This week, Republican congressman Thaddeus McCotter of Michigan will introduce a resolution calling on President Obama to apologize to Sergeant Joseph Crowley, the Cambridge police officer who arrested Harvard Professor Henry Louis Gates.
No matter where you stand on the controversial arrest, the congressman's resolution is laughable. As the Democrats are fighting tooth and nail to try to fix healthcare, the Republicans are busy putting the final touches on a resolution that would ask the President to apologize for something he said, that in the grand scheme of things, is inconsequential.
A recent CBS News/New York Times poll found most Americans approve of government intervention in health care coverage. And 64 percent of Americans say the government should guarantee health insurance for all Americans. Yet, the only plan Republicans can agree on is to attack the Democrats. The GOP has no healthcare plan of its own, except to scare Americans to death about the Democratic plan by insinuating healthcare would be rationed, as if it is not already rationed by the private insurance companies.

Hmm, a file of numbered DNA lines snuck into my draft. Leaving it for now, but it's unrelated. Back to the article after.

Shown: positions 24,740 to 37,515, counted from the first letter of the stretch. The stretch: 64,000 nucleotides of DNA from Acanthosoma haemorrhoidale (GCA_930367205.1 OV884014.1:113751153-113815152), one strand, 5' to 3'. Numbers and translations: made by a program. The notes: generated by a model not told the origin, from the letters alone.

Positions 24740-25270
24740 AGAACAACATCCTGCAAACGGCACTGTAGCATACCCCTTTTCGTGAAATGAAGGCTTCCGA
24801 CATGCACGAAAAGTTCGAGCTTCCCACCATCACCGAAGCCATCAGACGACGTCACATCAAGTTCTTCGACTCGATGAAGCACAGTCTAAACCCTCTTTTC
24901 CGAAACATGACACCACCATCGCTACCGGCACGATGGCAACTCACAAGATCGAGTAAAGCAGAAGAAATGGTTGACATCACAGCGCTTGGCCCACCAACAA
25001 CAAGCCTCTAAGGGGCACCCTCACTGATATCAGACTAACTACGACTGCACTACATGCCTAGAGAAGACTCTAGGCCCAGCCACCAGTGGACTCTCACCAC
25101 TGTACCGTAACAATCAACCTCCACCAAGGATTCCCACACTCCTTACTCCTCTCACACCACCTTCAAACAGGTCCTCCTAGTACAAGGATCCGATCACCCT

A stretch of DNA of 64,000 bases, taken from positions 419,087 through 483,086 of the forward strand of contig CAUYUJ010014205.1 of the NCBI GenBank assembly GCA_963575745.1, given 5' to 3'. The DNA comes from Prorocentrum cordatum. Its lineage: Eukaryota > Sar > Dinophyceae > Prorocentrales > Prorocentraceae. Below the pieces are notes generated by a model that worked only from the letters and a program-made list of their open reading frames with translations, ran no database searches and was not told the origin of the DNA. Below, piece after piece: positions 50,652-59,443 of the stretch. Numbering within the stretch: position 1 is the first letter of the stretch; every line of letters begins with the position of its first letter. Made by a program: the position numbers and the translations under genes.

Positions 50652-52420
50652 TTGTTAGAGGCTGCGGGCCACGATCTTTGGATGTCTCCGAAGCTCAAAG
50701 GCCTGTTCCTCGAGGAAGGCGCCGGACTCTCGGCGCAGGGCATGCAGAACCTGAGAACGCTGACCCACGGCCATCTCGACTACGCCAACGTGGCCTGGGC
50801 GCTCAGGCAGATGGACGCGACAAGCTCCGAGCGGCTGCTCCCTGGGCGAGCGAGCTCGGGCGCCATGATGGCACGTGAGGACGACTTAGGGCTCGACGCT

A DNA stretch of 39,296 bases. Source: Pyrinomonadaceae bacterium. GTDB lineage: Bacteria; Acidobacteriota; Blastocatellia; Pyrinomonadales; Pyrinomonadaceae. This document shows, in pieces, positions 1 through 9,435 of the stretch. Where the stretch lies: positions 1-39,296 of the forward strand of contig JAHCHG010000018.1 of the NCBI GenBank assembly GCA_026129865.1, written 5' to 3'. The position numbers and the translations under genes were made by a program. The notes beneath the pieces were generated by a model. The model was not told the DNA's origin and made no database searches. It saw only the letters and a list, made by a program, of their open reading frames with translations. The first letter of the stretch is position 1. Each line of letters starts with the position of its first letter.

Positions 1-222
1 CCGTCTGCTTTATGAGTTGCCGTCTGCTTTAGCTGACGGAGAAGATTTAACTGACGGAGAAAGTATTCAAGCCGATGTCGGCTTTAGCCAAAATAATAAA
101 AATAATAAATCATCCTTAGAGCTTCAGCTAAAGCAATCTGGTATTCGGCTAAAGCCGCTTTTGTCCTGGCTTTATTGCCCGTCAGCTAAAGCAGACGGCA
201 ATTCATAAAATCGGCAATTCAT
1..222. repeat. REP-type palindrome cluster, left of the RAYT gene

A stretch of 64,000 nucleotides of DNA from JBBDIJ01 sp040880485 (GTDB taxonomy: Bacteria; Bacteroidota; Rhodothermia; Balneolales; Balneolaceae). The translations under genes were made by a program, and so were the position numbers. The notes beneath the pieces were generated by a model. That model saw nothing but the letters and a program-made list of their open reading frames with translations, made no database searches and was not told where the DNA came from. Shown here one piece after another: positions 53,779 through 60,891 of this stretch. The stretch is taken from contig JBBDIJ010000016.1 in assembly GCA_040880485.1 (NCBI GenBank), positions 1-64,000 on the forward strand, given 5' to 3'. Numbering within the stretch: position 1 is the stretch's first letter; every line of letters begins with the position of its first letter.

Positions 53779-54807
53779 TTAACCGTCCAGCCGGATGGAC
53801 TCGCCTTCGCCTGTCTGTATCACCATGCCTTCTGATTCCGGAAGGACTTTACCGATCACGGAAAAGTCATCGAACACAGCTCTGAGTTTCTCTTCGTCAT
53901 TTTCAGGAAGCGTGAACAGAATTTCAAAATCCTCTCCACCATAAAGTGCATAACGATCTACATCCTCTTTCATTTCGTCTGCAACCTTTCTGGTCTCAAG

In 1961, the man who Republicans worship today almost as much as they worship God himself, Ronald Reagan, fought valiantly against socialized medicine. At the time, Republicans released a record of Reagan making the case against Medicare. He, too, warned of the dangers of changing the healthcare system. Reagan said that if Medicare was passed, America as we know it would be gone forever: "One of these days we are going to spend our sunset years telling our children, and our children's children, what it once was like in America when men were free." Today, Medicare is one of the most universally popular programs in the country.
It is also ironic that the same people who believe that universal healthcare is a dangerous step towards socialism simultaneously praise the benefits of the VA healthcare system, which is as close to a socialistic healthcare system as we have.
On his HBO television show, comedian Bill Maher recently asked a Republican guest if for once, the GOP would come out on the right side of history. So far, the answer to Maher's question is no.
It's time we get healthcare for all Americans, not just for the privileged.